The steep hills not only cause disruptions in the use of auxiliary devices but also clearly restrict mobility within the school, including the lecture rooms. In particular, students who have to use wheelchairs must use their own cars to move around the school due to the steep hills. Nevertheless, there is not a single low-rise shuttle bus available at our school. Seong Na-yeong (Sophomore, Department of Politics and International Relations), the representative of the student club Equal, a club that promotes the disabled’s rights, said that the club once urged for the need for a lowfloor bus to the student council and the school, but the school refused their proposal saying that the school’s hills are too steep for a low-floor bus to come in. Moreover, Lee Ji-young (Junior, Department of Statistics) added that the school does provide services to improve the mobility rights for disabled students, such as changing the location of the lecture room for students with disabilities, but such measures are far from fundamental measures that truly make the campus barrier-free.
|The Steep Hill to Suseon Hall|
2) Natural Sciences Campus
The Natural Sciences Campus has relatively few mobility difficulties for disabled students compared to the Humanities and Social Sciences Campus because it has many recently built buildings and is a relatively flat campus. There still are, however, physical inconveniences for disabled students to attend school. Once in a while, when the Samsung Library’s first floor is closed, the only way to get to the basement reading room is to go down the stairs, which makes it impossible for students using wheelchairs to get in. In addition, there are some parts of the roads where there are no braille sidewalks. Lastly, some of the wheelchair ramps are so steep that it even seems dangerous to use with wheelchairs.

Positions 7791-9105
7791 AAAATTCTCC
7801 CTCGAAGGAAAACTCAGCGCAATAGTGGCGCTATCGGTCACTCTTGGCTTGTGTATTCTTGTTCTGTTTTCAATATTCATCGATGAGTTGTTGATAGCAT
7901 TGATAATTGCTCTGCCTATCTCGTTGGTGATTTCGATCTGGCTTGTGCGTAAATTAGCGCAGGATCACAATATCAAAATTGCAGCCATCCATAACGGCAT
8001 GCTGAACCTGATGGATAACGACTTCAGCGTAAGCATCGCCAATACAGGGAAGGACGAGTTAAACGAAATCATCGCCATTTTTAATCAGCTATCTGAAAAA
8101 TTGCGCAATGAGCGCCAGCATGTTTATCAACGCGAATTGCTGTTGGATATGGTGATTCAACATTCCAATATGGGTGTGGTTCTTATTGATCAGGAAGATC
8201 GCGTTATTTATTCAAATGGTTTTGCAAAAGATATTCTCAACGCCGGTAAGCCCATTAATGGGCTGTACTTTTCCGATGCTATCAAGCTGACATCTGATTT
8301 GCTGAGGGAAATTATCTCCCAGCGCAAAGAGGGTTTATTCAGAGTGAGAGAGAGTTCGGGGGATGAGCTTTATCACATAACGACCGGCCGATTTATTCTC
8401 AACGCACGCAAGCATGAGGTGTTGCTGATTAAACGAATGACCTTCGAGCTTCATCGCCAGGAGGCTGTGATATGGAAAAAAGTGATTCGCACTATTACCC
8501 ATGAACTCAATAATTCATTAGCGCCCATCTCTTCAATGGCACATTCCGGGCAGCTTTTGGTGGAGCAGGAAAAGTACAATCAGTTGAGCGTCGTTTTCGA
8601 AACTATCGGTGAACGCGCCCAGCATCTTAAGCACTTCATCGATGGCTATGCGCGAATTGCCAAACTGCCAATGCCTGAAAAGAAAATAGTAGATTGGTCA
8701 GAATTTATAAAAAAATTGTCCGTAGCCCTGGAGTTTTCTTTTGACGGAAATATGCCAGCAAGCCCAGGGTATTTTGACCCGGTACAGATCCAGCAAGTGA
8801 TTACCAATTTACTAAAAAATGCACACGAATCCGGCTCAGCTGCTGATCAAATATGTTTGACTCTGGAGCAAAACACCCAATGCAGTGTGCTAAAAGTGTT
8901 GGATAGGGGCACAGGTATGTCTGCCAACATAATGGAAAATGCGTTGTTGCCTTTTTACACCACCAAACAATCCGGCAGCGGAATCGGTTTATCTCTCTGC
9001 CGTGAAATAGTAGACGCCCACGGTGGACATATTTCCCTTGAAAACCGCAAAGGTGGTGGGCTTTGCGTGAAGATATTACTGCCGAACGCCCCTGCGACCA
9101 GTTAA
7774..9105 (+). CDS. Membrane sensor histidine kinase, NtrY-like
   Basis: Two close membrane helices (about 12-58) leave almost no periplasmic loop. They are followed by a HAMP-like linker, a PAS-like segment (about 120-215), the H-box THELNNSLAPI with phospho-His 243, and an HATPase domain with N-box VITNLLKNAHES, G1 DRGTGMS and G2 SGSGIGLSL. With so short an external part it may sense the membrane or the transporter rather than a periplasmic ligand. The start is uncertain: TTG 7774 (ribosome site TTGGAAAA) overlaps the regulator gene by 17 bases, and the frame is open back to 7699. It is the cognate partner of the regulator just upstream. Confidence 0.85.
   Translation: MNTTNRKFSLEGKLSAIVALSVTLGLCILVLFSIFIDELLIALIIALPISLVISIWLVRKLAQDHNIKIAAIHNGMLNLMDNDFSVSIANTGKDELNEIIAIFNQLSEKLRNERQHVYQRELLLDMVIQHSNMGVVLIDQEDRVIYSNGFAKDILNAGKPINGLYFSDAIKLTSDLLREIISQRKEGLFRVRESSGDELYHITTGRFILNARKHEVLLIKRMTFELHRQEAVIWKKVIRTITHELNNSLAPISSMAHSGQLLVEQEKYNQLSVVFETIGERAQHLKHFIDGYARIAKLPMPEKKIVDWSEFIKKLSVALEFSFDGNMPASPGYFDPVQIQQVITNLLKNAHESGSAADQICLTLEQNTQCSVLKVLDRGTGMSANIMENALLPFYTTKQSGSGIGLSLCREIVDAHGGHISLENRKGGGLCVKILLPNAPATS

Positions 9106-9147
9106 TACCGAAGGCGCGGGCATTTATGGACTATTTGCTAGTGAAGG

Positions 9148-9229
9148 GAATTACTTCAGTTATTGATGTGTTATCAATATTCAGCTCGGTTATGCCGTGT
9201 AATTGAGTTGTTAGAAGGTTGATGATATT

|The Steep Wheelchair Ramp at Suseong Hall|
|The Stairs Heading to the Basement Reading Room at the SamSung Library|
Problems of the Support Systems
While the current disabled student support system is not sufficient, it is still focused on providing physical support. Beyond physical support, disabled students are in need of support that fits the degree of their disability. SKKU, however, mainly provides generalized support that does not take into account the degree and type of disability. Although there are class helpers who may be aware of each individual’s disability, it is likely that these helpers face lots of difficulties due to their lack of knowledge about caring for the disabled. There are a variety of unexpected situations that can occur depending on the type and degree of disability, but it is not easy for students to find out about them.
The departmental structure also makes it hard for disabled students to be provided with immediate assistance when they need help. As mentioned earlier, the Support Center is located at the Central Library and Samsung Library on each campus, but disabled students are exposed to situations in which they need immediate help rather than situations in which they find help by visiting the Support Center by themselves. Also, there is only one social worker dedicated to supporting the disabled at both the Humanities and Social Sciences Campus and Natural Sciences Campus, which is also a hindrance to providing immediate help.